rm --verbose --interactive=never /home/mint/Desktop/ubiquity.desktop
echo

# Turn off the laptop Touchpad:   !! I hate touchpads !!
if [ $laptop -eq 1 ]
    then
        synclient TouchpadOff=1
        echo "Laptop Touchpad is OFF"
fi

# enable the FireWall
sudo ufw enable
echo
sleep 4

# Close the file browser screen and return to the working desktop
caja --quit
################    EOF    ################
I've been running LM 18.3 Mate 64b for quite awhile ... the startup for that is a bit more complicated. If you want to see it, just ask. Also, learning how to use apt-get to download utility 'deb' files to your LiveMedia and 'install' them is usually not too difficult. A lot of my "Webtest" posts involve LiveMedia operation - you can search them.

Blessings in abundance, all the best, & ENJOY!
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BOAT - a hole in the water that you pour money into
LINUX - a hole in your life that you pour TIME into

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Re: Will a Linux "Live" USB Drive Wear Out? If so, When?

Post by Unsaturated » Sun May 20, 2018 1:48 pm

michael louwe wrote:
Fri May 18, 2018 12:07 pm
No, because there is read-only operations during a Live session, ie no write operations.
....... The process of creating a Live LM USB Flash-drive is a write-once-only operation, eg by using Rufus, Etcher, Unetbootin, Universal USB Installer, USB Image Writer, dd command, etc.

It is not advisable to do a full install of LM on a USB Flash-drive and run it daily. It will wear out soon enough, even if optimized for SSD or Nand Flash, especially on a small capacity USB Flash-drive, eg 16GB. ... https://askubuntu.com/questions/295701/ ... 776#295776 (see Felipe's reply)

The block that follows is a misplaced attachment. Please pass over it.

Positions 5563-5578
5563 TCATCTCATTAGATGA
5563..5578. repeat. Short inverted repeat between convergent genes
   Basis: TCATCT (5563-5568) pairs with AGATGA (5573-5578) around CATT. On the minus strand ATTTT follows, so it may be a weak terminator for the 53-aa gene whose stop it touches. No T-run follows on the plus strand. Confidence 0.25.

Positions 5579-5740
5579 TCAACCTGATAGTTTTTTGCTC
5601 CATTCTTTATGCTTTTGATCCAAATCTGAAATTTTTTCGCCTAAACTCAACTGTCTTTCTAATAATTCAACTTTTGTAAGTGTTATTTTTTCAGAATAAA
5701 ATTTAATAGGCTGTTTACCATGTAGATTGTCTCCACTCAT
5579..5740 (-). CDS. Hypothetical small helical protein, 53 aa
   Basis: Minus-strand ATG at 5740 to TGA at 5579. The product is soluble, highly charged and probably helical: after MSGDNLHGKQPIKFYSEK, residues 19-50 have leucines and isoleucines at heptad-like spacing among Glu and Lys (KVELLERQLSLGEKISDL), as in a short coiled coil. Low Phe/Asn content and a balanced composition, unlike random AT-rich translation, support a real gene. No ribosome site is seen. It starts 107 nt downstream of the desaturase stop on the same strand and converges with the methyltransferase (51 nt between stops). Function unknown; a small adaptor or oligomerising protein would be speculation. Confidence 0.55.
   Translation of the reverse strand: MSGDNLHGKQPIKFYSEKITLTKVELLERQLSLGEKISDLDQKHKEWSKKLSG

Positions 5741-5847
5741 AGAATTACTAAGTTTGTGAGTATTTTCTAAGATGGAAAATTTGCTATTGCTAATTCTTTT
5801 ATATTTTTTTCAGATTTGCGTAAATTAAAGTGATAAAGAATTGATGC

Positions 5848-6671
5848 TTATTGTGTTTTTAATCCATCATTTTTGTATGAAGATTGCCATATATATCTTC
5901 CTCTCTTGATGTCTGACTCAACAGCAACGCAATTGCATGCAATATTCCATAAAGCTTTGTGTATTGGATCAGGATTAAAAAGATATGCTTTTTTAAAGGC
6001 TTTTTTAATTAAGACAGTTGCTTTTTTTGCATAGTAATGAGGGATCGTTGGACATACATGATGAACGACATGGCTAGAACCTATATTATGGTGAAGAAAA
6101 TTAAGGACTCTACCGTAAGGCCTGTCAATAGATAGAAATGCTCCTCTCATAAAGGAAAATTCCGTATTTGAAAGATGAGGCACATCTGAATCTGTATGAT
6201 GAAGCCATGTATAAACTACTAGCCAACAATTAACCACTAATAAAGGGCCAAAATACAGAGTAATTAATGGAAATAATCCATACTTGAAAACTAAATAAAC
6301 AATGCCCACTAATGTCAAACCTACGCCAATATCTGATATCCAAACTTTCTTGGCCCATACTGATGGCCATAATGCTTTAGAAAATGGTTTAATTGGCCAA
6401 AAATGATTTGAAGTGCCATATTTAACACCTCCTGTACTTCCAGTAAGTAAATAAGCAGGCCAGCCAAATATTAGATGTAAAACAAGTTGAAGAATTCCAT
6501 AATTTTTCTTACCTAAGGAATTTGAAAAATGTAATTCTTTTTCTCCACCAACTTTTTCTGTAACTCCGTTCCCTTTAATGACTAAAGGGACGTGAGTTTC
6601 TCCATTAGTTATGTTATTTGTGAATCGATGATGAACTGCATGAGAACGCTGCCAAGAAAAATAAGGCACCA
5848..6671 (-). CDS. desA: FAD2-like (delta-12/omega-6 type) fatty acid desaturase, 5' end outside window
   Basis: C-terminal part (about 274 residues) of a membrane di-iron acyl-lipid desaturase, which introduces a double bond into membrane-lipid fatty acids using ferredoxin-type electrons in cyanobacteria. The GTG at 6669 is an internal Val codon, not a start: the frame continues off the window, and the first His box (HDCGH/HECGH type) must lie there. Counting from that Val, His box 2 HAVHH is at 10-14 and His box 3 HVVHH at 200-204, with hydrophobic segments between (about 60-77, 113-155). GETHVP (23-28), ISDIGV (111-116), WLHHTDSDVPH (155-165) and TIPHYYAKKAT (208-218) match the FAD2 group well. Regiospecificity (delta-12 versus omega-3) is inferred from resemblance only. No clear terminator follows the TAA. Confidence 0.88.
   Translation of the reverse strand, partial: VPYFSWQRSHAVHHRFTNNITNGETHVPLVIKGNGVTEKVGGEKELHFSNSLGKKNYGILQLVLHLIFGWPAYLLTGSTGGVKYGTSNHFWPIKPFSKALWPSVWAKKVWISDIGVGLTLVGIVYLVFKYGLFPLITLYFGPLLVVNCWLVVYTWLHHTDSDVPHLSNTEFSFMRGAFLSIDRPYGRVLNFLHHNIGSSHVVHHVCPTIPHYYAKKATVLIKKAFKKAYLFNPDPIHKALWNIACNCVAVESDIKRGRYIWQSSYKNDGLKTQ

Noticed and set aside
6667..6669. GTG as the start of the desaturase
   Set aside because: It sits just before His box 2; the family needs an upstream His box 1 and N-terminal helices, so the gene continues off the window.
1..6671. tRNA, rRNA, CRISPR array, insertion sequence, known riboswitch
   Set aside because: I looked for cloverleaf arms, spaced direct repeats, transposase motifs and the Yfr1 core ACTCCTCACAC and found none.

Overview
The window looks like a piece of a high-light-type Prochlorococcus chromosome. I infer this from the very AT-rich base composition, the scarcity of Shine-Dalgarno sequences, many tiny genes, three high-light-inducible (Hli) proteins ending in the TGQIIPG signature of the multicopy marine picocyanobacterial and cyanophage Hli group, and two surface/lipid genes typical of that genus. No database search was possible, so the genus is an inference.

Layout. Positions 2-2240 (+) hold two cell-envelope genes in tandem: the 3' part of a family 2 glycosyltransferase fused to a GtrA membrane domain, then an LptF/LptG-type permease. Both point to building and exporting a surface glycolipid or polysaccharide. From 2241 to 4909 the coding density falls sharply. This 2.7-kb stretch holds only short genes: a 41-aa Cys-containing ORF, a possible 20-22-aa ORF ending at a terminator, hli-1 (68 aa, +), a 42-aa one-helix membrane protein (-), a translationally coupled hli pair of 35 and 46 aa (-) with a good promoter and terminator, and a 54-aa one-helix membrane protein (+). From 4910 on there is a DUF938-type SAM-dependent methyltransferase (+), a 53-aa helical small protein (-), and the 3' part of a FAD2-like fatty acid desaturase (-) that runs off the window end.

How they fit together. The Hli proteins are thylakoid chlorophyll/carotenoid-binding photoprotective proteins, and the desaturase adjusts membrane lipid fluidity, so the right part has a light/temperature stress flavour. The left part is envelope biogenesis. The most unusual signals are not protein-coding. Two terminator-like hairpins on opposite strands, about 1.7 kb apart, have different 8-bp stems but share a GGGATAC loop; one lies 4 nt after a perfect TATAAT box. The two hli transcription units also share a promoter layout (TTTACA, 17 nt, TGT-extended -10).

I greatly appreciate all of the substantive information in this thread. I hope the discussion continues as I am learning a lot.

The heart of my question is answered in the quoted text above, I think, because it differentiates between the typical LM installation that is "write once" and "read only" using more common methods like Rufus (which I used), and a "full install" where I assume the computer treats the USB drive as if it were a typical hard drive with all of the read-write operations that go with it.

My online suggestion (referenced in the OP) had the Rufus/Linux Mint install in mind, and I didn't even know it was possible to do a "full" installation until I posted this thread, so thank you for this new information. So the response I should have given to the person I made the suggestion to is that a Rufus/Linux Mint will have almost no chance of "wearing out", since the whole point is to "toe the water" and get some sense of LM is a good match for the User.
So, unless I'm wrong here somehow, the answer is "No, it won't wear out."

++++++++++++++++++++++++++++++++++++++++++++++++++++++++++++++++++++++++++++++++++++++++++++++++++++++

However I'm interested in this whole discussion, particularly with regard to the "full" installation on a USB drive.

Could an encrypted Full Installation be done, so that whatever data might be stored there is unreadable?

Are some USB drives better for this purpose, and if so, which ones, and why?

Is there a way to mark this thread "Solved"?

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Re: Will a Linux "Live" USB Drive Wear Out? If so, When?

Post by norm.h » Sun May 20, 2018 2:02 pm

Unsaturated wrote:
Sun May 20, 2018 1:48 pm
Is there a way to mark this thread "Solved"?
See here.......viewtopic.php?f=90&t=267264

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Re: Will a Linux "Live" USB Drive Wear Out? If so, When?

Post by JerryF » Sun May 20, 2018 2:52 pm